Critics say institution has been too secretive and not focussed enough on public role
The RICS must be more open and transparent, industry figures have said ahead of a report into its future due out this spring.
Former civil servant Michael Bichard is currently leading an independent review into the group which could result in major changes at the 134-year old institution.
It follows the resignation of former chief executive Sean Tompkins last September along with president Kathleen Fontana, governing council chair Chris Brookes and management board chair Paul Marcuse.
Their departures followed the publication of a damning report by Alison Levitt QC which found that four members of the RICS governing council had been unfairly dismissed after raising concerns about a critical financial report.
Ahead of Bichard’s review, Gleeds chairman Richard Steer said a key failing of the institution under Tompkins was its “introspection and secrecy”.
The RICS needs not only a change of approach but a “major shift in internal culture” if it wanted to be ”seen as more relevant contributors to the creation of the built environment worldwide by a much larger audience,” he added.
Steer said: “Having now been exposed to such public scrutiny and opprobrium in recent months, I do support the idea that there is the prioritisation of an enhanced public facing element of the RICS going forward. It needs to be seen as much more open and inclusive.”
Stephen Hill, director of property consultancy C20 Futureplanners, also called for the RICS to become an institution focused on the public interest.
Hill is acting as the spokeperson of an influential group of property experts including former RICS president Louise Brooke-Smith which is calling for more accountability at the institution.
The group, which also includes the chief executive of developer Igloo, wants a new independent body to be set up allowing the institution’s 140,000 members to hold its leadership to account.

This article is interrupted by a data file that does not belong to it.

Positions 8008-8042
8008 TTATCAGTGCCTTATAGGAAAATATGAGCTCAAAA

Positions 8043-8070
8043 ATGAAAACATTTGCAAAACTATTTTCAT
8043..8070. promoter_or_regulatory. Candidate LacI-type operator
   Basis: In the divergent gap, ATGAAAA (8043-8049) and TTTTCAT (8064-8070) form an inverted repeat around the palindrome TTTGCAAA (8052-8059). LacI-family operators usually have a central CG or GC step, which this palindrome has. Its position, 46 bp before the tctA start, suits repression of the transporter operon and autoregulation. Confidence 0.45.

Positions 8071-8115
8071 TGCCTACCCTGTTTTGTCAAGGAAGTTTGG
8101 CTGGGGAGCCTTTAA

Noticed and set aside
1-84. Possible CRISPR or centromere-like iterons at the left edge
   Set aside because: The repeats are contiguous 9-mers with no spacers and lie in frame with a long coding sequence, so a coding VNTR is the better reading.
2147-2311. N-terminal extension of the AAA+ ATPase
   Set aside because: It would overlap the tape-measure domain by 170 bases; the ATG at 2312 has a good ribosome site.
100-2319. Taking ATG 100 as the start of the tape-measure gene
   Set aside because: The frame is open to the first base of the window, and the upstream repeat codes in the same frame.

Many members see Tompkins as having focused too much on commercial interests during his 11-year tenure and allowing the interests of members and the public to take a back seat.
The challenge for Bichard, according to Hill, is how the RICS can reconcile its commercial interests with the public interest in a way that “isn’t just window dressing”.
He said: “The question is how would you bring the definition and the thinking about the public interest absolutely into the heart of everything that we do and the heart of the business of the institution.”
He added: “It is about a cultural change and how do we bring the question of what is the public interest in any particular situation, that becomes part of the everyday conversation of what it is to be a professional, your relationship with your client and your relationship with the public.
“We have to have a good story about what we’re doing, and if we don’t we’re really laying ourselves open to criticism.”
Paul Roberts, managing director in of the Australian division of construction law firm Secretariat, said the RICS had been much more focused on the public interest before Tompkins took over in 2010.
Roberts said he was “entirely in favour” of the RICS becoming a largely public interest focused body, adding: “I’m not in favour at all of the way the RICS has morphed in the last 10 or so years where it has effectively become a commercial operation.
“It wasn’t like that when I joined 30 years ago. It was run by the members, for the members and for the public.”
Bichard was appointed to lead the review into the RICS in December last year with a six-month timetable for completion.
The institution said the review’s objectives are to “create clarity” about the RICS’ purpose, to make proposals for the future to make the organisation a “beacon for best practice” in governance, transparency and accountability and to ensure that governance structures, culture and resources are “fit for today” and relevant in the future.